BWFJ Editorial: Environmental Racism Plagues Black Communities

BWFJ logo color1In North Carolina, there are 10 million hogs held in these confined animal feeding operations known as CAFOS that are concentrated in Black Communities in the eastern part of the state. There are hundreds of open lagoons located next to these feeding operations to receive the millions of tons of hog waste yearly that is sprayed over fields and communities when the lagoons begin to overflow.

The CAFOS, lagoons and spray fields create health problems because they contaminate the drinking water of ground wells in the rural communities and the air, causing respiratory problems. The antibiotics in the hog feed alters the immune systems of people whose water is contaminated and affects their resistance to diseases like the Swine Flu.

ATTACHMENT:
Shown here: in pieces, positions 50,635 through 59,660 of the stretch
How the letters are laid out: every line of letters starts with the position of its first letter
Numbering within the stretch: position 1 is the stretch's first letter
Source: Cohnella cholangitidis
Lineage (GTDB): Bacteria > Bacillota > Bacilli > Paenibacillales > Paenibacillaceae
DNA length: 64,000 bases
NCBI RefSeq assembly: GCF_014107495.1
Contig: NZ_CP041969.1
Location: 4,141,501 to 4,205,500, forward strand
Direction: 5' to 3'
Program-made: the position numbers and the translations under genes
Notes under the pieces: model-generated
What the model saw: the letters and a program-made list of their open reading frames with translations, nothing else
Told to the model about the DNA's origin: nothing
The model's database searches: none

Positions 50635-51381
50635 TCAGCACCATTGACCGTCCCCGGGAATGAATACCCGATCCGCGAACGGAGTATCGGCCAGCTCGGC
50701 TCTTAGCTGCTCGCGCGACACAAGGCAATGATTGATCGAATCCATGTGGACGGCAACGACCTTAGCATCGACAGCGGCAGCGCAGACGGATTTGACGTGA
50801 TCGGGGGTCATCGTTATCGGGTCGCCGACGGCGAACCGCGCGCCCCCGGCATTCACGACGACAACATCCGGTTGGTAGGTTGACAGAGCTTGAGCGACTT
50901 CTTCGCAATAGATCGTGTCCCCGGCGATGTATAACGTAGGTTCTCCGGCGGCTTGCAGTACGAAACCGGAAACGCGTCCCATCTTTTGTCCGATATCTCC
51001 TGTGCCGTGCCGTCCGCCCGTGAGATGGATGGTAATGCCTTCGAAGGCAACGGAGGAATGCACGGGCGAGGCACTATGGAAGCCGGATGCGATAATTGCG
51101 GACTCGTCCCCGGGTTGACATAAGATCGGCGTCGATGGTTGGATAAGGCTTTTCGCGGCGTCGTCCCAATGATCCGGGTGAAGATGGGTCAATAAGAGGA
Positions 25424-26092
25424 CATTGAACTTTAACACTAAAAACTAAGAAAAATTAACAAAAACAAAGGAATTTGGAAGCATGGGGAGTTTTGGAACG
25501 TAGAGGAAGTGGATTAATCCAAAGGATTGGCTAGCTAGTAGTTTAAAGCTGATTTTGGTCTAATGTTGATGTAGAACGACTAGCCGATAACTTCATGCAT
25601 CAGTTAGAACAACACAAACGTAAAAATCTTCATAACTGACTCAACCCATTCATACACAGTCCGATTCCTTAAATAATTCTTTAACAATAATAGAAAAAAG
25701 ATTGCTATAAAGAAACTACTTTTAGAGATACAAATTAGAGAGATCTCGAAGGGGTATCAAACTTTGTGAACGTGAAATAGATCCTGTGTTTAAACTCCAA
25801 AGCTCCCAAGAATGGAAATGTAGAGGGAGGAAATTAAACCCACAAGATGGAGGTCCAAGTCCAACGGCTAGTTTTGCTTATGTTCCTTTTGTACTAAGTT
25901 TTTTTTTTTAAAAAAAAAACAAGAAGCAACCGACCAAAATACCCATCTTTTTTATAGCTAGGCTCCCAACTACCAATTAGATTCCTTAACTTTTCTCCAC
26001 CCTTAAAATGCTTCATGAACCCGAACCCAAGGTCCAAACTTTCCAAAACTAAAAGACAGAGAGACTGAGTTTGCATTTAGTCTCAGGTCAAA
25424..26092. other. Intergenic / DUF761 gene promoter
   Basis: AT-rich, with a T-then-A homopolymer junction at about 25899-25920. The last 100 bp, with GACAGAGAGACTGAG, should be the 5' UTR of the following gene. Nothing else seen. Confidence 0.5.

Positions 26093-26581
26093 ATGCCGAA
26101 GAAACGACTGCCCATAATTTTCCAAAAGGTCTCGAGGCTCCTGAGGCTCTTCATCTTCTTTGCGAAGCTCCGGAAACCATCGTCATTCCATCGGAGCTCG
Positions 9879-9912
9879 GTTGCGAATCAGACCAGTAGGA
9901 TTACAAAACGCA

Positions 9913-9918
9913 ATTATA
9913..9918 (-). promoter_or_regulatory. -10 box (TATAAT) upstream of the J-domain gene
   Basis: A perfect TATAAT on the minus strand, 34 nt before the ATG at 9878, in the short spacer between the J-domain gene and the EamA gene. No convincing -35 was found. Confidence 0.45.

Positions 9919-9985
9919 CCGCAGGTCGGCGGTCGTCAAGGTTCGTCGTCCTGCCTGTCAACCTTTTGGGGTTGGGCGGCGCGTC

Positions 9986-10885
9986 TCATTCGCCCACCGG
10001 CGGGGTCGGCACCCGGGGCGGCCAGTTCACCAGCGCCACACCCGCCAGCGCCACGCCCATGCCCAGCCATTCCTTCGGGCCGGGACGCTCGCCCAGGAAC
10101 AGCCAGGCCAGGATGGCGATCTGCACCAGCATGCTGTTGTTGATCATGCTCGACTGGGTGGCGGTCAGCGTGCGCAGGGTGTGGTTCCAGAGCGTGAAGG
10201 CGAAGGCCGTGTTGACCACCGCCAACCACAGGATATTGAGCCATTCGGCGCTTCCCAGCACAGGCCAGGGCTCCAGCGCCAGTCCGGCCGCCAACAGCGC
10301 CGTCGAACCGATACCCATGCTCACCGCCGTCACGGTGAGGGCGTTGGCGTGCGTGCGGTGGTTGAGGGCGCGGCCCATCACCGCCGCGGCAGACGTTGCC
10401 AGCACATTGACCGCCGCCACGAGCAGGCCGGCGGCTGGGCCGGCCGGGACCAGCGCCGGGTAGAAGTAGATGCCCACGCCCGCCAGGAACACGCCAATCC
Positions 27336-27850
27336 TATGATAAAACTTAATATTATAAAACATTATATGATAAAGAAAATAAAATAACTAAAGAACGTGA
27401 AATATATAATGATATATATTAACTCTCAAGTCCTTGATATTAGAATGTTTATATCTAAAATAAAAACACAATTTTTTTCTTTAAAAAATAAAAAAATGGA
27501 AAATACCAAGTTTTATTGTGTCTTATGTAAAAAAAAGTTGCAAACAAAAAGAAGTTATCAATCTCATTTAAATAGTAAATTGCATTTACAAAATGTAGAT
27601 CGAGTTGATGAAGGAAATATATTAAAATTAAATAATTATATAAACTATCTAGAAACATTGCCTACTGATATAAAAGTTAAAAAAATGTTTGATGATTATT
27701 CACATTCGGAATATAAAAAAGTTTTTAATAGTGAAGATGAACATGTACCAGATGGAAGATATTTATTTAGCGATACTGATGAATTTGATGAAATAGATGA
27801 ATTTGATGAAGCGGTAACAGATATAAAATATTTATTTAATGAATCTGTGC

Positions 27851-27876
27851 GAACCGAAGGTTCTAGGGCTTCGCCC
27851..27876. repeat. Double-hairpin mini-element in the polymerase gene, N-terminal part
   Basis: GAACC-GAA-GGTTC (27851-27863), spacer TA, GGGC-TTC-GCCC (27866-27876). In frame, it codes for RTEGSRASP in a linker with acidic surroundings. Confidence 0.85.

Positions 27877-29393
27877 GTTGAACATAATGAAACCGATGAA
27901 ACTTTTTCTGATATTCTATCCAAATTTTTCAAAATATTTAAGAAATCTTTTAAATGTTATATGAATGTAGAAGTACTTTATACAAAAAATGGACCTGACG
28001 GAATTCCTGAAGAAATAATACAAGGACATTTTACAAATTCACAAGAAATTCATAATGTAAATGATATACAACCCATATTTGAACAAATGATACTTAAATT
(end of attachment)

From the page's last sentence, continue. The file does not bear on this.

This is clearly environmental racism and should be part of the charge of the human rights forces that call on the UN to investigate and to appeal to the US to provide protections for these communities. Here is an obvious reason why the US should have participated in the Durban Review Conference on racism recently held in Geneva. The movement against environmental racism in North Carolina needs ourstruggle to be raised to an international level and made a major demand of the US‐wide struggle against racial discrimination and oppression.

The Southern Human Rights Organizers Conference held in Durham, NC, in mid‐April took a tour in Duplin County where 2 million hogs are concentrated. We call on all to organize and demand that our international human rights be respected and enforced by the international community.

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